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Discussion Starter · #1 ·
So, for all that have been following my story, you know that my mare is an absolute sweetheart. She is not mare-ish at all, except she hasn't quite figured out that I'm in charge (but we are working on that). anyway, she was getting trimmed and shod yesterday, and she isn't perfect for the farrier but she's not horrible either! she got a little upset with the farrier working on her front left hoof and jerked it away from him (which she does not do often) and kicked me in the knee. There was still a nail sticking out so that got me a little bit too. Let me tell y'all, it HURT! I do not believe she kicked me on purpose, but was instead trying to get her hoof away from the farrier. but there was blood and bruising for sure! I never expected a little kick like that to pack such a punch! My knee has been cleaned and wrapped, no stitches needed. the cuts are mostly superficial. I am ok! I used this opportunity to show my younger sister the reason you do not walk behind a horse unless you touch it first to let it know you are back there. She is very good about being around my horse, but any opportunity to teach her I will take! this is being documented as a continuation of my horse adventures! thanks for reading and any advice you can give would be helpful. I pick her hooves almost every day and absolutely before and after every workout session, so I don't understand why she pulls away from the farrier!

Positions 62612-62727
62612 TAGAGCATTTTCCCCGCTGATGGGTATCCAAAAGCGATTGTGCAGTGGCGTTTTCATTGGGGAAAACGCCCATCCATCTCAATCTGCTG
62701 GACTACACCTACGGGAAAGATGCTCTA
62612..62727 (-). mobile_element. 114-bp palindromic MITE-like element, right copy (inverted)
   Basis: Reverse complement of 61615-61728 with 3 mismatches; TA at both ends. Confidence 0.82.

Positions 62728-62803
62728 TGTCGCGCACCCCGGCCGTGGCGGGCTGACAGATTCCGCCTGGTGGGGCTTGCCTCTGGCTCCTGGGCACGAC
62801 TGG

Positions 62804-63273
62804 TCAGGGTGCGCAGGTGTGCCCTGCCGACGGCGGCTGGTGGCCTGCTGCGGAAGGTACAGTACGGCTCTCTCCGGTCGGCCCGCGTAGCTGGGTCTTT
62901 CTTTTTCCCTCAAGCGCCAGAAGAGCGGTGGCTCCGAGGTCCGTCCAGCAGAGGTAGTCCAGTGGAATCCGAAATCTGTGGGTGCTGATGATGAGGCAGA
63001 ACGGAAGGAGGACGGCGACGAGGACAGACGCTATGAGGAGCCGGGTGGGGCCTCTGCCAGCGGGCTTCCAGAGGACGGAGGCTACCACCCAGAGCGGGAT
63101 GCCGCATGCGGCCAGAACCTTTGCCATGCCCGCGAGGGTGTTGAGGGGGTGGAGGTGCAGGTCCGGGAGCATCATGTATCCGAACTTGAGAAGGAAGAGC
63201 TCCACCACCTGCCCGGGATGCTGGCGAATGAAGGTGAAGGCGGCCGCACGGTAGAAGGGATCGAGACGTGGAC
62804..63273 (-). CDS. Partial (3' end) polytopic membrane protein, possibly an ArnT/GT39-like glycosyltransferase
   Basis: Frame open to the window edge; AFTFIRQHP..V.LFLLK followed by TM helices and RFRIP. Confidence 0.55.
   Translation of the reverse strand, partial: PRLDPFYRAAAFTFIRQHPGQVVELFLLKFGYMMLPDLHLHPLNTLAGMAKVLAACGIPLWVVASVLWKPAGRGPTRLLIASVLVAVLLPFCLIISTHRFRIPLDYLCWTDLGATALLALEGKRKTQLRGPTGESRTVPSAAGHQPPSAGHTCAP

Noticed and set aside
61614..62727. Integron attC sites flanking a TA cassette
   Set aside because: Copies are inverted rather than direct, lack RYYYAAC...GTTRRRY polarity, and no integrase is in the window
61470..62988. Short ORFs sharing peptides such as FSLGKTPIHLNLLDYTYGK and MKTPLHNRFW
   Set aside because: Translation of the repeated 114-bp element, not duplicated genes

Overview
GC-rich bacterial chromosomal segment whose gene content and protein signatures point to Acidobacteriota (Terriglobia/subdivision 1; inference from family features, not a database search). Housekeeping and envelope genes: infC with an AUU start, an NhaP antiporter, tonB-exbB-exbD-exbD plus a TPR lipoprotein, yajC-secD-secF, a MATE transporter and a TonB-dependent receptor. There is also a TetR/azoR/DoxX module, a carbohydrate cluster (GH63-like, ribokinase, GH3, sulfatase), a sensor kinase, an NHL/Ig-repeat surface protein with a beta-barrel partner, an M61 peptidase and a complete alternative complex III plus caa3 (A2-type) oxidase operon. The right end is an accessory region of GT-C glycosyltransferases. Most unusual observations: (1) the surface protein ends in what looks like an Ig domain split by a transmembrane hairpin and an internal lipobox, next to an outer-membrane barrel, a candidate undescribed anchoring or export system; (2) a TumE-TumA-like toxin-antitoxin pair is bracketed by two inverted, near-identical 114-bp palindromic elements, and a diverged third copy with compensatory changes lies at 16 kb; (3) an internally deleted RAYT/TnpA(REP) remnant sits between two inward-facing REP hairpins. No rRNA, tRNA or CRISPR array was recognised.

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Ouch! Hope it gets better soon!


The thing about picking feet vs farriers is that farriers hold their hoof, something that the horse needs to get used to. Picking out their hoof takes, like, five seconds. However, farriers can hold the hoof for five minutes at a time (depending on the job). People just pick out the hoof and forget about it - not teaching their horse patience. You need to increase the time that you hold her hoof. Of course, it also does depend on the horse. It takes a lot of work balancing on three legs. My horse stands fine, but she'll start out by slightly tripping/buckling. If the farrier tries to fight her out without giving her a break/chance to regain her balance, she will pull/fight back. I've had a farrier that did that. Both my horse and I did not like him....
 

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Ouch! Glad you are ok!

I’m following for responses. My guy is kind of similar, he was very skittish handling his feet at ALL when I first got him. Started out using lead ropes to lift his feet and put hours and hours of work into getting him to the point where I can now pick up and clean all four feet without too much worry.